Manage a vet clinic, they said. . . . It’ll be fun, they said.

In honor of Practice Managers Appreciation Week, practice owner Jenn Galvin sends a dispatch from the struggle (it’s real) and digs deep to find gratitude for what keeps her in love with the job, even when it’s hard.

By Jenn Galvin

My name is Jenn; I manage a companion veterinary hospital, and it’s hard.  

Recently, at least for me, it’s become harder. A younger me thought, as I kept gaining more experience, it would eventually become a breeze. I was incorrect. Managing a clinic demands unwavering dedication, emotional resilience, and a constant quest for knowledge.  

The stressors are numerous: dealing with a changing economy, working through the emotional toll of the other humans you come into contact with, making tough decisions that weigh on your very conscience, and navigating the other dumpster fires of practice management—it’s hard. So why do I do this job? Well, it turns out I love it, and even in the challenges, there are things to be thankful for. 

The team 

Managing a team is tough. Not every day is sunshine. I’ve got schedules to juggle, conflicts to mediate, emotions to contend with, and a whole lot of responsibility on my plate. But you know what? When I see my team come together, doing what they love, and making a real difference for our patients, it’s a feeling like no other. 

The trust 

Building trust with our clients is a big deal. Gaining and maintaining trust is not always a walk in the park. It takes time, effort, and consistency. I have to handle difficult situations and have difficult conversations with owners who are often frustrated or scared. But it’s all part of the gig. I understand that when they bring their pets to us, it’s an honor. I’m grateful for the trust our clients put in us. Their faith in our expertise and care means a lot. Seeing clients leave our clinic with their pets in better shape or better spirits is a great feeling. Their loyalty and the chance to be part of their pets’ lives is something I deeply appreciate. 

The bonds 

We have to treat patients who don’t speak human and are sometimes hurt, scared, or confused. Nurturing them and earning their trust isn’t always a good time, but it’s necessary to build the bonds required to treat them. It takes patience, empathy, and creative thinking, and it can hurt your heart (and sometimes your skin). But the trust they put in us, their resilience, and the love they give us back is what it’s all about. Every tail wag, purr, and nuzzle is a reason to be thankful for what we do.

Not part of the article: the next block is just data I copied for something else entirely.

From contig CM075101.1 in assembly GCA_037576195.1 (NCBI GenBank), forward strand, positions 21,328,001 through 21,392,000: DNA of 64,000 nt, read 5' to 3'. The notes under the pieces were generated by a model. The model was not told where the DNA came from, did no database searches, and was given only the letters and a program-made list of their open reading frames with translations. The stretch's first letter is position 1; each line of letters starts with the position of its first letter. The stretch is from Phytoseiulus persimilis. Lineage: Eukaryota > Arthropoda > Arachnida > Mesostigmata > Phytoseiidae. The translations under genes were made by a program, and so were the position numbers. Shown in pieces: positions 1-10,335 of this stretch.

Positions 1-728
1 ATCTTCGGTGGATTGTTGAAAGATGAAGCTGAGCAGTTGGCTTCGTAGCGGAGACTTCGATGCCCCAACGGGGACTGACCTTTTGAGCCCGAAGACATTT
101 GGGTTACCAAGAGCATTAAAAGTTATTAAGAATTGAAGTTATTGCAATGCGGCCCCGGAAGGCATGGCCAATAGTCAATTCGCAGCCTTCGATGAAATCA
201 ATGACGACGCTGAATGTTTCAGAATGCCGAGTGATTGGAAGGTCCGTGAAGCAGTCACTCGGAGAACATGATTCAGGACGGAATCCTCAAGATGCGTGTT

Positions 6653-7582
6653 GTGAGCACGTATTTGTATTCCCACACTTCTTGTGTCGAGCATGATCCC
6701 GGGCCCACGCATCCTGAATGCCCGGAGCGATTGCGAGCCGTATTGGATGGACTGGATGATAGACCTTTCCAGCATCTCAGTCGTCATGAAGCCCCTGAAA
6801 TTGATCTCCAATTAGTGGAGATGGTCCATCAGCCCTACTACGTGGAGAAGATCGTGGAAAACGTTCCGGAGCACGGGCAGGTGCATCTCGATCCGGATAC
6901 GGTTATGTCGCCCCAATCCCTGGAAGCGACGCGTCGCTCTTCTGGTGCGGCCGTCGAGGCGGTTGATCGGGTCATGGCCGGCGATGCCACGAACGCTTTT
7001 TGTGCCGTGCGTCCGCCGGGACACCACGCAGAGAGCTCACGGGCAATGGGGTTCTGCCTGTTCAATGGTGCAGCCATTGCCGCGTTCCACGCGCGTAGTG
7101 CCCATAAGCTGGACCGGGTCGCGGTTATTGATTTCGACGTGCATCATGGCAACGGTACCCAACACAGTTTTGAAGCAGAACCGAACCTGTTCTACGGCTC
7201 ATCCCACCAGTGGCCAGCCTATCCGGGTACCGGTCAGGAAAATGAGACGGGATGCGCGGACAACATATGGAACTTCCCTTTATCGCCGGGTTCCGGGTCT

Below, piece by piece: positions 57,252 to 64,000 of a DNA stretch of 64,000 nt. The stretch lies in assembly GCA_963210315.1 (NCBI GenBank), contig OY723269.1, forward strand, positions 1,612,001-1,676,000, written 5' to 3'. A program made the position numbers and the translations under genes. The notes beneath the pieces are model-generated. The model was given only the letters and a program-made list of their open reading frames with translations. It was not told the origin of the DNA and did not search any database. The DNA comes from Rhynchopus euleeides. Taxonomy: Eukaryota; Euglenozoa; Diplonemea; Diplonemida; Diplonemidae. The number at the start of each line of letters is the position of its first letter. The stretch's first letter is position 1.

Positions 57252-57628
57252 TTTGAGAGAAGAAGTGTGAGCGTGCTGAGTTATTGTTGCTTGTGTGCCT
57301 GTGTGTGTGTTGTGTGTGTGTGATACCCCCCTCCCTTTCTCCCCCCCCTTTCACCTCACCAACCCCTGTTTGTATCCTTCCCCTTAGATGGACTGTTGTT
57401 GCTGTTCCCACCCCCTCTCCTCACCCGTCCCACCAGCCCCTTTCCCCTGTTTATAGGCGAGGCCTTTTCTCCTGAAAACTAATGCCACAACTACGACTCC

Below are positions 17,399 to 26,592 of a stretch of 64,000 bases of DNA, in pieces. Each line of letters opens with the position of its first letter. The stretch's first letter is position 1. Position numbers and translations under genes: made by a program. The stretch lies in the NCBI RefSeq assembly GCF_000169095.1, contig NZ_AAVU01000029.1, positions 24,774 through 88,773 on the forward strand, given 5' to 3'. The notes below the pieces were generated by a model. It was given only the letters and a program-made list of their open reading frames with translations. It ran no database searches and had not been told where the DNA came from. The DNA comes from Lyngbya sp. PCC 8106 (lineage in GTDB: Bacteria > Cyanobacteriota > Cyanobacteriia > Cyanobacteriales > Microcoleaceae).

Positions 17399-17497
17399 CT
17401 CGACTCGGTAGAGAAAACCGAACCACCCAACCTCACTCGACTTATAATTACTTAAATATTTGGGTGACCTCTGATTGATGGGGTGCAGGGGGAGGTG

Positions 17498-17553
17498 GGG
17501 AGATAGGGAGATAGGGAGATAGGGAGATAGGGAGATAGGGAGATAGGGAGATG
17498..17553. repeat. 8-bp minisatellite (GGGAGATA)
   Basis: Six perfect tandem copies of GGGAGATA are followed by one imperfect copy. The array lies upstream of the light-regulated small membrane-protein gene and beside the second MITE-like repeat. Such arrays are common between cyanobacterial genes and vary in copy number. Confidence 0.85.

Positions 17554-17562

The difference 

Managing a veterinary practice is a real rollercoaster. I have to make tough decisions, navigate financial challenges, and constantly adapt to new developments in the field. In veterinary medicine, we get to make a real impact. We empower teams to help pets live longer and healthier lives and to alleviate a pet’s suffering when the time comes. I’m grateful for the chance to be part of that journey and help our patients live their best lives. I’m thankful for educating and empowering pet owners. 

The learning 

Veterinary medicine is a field that never sits still. Staying on the cutting edge can be challenging, and it makes me feel old. It requires ongoing education, adapting to new technologies, and staying informed. New treatments, technologies, and research are always popping up. I’m thankful for the opportunities to stay in the loop to provide the best care possible. It’s not just about doing a job; it’s about doing the best job we can. 

The community 

I am an introvert, and sometimes I have no idea what I’m doing. It can be scary stepping out of my comfort zone to ask a question I should have an obvious answer for. I might have to go to a crowded conference with other humans, network with peers over Zoom, or do other challenging things that make me feel socially awkward and drain my battery. But when everything is on fire around me, I’m so thankful for the incredible network of professionals who support and inspire me. We’re there for each other, offering advice, collaborating on challenges, and learning from one another’s experiences. It’s this sense of community that makes the veterinary world special, and it’s something I value greatly. 

And finally, the joyful purpose  

In the world of veterinary medicine, there are countless reasons to be frustrated, but there are countless reasons to be grateful. So, here’s a big shoutout to the world of veterinary medicine and all the joy and purpose it brings me every single day. Yes, managing a veterinary practice can be a tough gig, but it’s worth it when you see the positive impact you’re making on the lives of your team, the animals you treat, and the owners you have the privilege to get to know. 


Photo credit:  © cagkansayin E+ via Getty Images Plus 

Disclaimer: The views expressed, and topics discussed, in any NEWStat column or article are intended to inform, educate, or entertain, and do not represent an official position by the American Animal Hospital Association (AAHA) or its Board of Directors. 



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